To End Science Denial, Admit That Policymaking Is Not All Science

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Failing to recognize the importance of value judgments in policymaking encourages anti-science attitudes.

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In recent years, science itself has become controversial in the United States, with the rejection of climate science at the forefront. More recently, many Americans are skeptical about COVID-19—its existence, transmissibility, and the effectiveness of methods for containing it. More generally, science denial, and its close cousin “alternative facts,” make up a large part of ideological polarization that goes beyond mere disagreements over policies and extends to refusals to accept common norms about truth.

Individuals on the other side of these debates champion the advice to, “follow the science”—suggesting that science alone can tell society what to do about climate change or controlling the coronavirus. This perspective makes polarization even worse. When those individuals in favor of following the science accuse the other side of not just having a different point of view but willful ignorance, the other side’s understandable reaction is resentment at “elitists” who think they can tell them what to do.

In short, couching policy advocacy in science forces opponents to deny science, and proponents to assert the ignorance of those opponents—to the detriment of all.

The science skeptics are wrong, of course; science helps policymakers choose the right policies. The science determinists are also wrong, though, because science alone cannot dictate all policy choices. Science is necessary but not sufficient. Policy decisions need ethics and values as well.

Science supplies two types of knowledge. The first type comprises basic facts, such as “the earth is approximately 8,000 miles in diameter.” The second and more important type consists of “if-then” claims, such as “if one launches a rocket at a certain speed, then its payload will go into orbit.” At any time, evidence for a particular “if-then” claim may be uncertain. The work of science is to improve that evidence and, sometimes, adopt new “if-then” claims in light of new learning.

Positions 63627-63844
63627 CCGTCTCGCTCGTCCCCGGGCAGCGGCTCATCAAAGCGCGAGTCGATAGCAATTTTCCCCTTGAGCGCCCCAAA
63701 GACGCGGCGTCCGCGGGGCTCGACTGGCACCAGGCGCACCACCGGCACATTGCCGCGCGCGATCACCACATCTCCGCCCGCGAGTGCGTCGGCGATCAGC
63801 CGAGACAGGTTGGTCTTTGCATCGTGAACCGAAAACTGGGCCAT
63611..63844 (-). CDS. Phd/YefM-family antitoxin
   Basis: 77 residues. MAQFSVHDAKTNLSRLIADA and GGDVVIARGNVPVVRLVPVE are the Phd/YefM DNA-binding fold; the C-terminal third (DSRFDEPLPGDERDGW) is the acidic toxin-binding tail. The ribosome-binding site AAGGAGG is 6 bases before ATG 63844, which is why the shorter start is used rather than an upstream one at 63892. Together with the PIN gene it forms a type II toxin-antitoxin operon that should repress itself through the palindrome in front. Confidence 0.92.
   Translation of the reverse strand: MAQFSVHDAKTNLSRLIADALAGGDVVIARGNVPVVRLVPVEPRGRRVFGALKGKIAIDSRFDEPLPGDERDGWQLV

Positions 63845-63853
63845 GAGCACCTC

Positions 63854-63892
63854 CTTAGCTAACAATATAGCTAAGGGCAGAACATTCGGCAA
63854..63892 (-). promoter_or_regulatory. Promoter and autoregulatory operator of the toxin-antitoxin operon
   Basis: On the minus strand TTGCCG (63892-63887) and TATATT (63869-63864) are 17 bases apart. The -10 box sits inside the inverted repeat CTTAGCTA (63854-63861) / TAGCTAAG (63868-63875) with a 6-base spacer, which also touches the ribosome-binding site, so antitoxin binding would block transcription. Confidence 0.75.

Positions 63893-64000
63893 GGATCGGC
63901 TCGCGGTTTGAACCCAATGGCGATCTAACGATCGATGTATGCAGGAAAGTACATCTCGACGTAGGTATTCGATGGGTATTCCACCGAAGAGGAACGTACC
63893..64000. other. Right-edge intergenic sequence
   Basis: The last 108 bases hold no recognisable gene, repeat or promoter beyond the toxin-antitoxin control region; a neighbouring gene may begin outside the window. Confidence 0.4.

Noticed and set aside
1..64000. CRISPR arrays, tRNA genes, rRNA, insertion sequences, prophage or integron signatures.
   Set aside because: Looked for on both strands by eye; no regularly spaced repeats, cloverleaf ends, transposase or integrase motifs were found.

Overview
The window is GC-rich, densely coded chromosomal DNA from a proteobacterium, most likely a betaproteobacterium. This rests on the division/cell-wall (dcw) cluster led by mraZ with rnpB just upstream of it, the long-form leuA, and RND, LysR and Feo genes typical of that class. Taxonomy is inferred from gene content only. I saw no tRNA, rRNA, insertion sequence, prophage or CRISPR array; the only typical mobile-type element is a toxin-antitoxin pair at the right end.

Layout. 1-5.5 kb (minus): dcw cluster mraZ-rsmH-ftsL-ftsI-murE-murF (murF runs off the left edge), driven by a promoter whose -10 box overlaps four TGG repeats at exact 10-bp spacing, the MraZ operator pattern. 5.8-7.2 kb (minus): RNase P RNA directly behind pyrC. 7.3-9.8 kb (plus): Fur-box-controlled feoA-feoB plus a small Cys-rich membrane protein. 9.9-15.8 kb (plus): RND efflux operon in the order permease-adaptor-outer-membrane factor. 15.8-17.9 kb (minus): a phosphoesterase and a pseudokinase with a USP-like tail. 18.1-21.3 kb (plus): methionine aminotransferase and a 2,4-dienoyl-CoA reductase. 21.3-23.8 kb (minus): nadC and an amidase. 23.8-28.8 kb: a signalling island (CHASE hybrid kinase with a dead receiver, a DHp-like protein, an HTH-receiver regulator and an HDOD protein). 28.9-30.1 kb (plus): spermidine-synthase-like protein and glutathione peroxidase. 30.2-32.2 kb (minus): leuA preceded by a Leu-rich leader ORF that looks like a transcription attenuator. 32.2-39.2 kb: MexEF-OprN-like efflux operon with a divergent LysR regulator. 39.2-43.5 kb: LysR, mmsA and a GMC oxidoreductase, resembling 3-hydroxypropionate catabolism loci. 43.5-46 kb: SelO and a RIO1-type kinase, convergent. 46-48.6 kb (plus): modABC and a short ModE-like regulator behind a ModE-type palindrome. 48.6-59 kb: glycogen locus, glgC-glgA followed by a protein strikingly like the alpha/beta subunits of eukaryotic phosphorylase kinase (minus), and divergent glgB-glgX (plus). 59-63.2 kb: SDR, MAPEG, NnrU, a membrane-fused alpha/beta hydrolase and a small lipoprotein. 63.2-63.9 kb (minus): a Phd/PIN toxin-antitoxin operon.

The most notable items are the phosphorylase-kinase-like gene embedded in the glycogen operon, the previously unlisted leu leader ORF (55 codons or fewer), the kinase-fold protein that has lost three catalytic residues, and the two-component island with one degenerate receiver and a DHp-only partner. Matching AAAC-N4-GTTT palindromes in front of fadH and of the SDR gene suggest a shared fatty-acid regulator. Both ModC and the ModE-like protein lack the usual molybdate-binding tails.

Science may help society predict, within some range, the effect of today’s carbon dioxide emissions on future temperatures and the effects of those temperatures on future national and global economies. Science alone, however, does not indicate how much effort governments ought to undertake today to control those future temperatures, both in the United States and in other countries. Those choices involve moral commitments concerning obligations to future generations, domestic and foreign.

Science similarly can show the effects of different kinds of gatherings and practices on rates of coronavirus transmission and its effect on hospital capacity and deaths. But science alone does not determine how to balance those risks against, for example, the effects of keeping children from attending school in person or, in the eyes of many, the alleged affront to personal liberty associated with wearing masks. Such decisions also involve ethical balancing.

I share the moral commitments of many others who believe that policymakers should give considerable weight to the interests of future generations and those around the globe in formulating climate policy. I also share the moral commitments of individuals who find that the value in reducing community spread of the coronavirus exceeds the harm to the liberty interests of those who do not want to wear masks. But I recognize that these considerations involve moral principles, which are not dictated by science or economics.

Understanding why policymaking needs values along with science requires a short and I hope not-too-painful philosophical dive. The idea that science alone does not provide answers is not new but goes back almost three centuries, at least to the philosopher David Hume. The argument Hume made in his Treatise of Human Nature has come to be known as “‘is’ does not imply ‘ought.’” Facts alone cannot say what society ought to do; society needs its own values and moral principles to make that step. “If A shoots B, then A will kill B” is a fact—an “is” statement. To say that it would be wrong for A to shoot B requires—in addition to the fact of the effect of the gunshot—an ethical premise that killing B is wrong.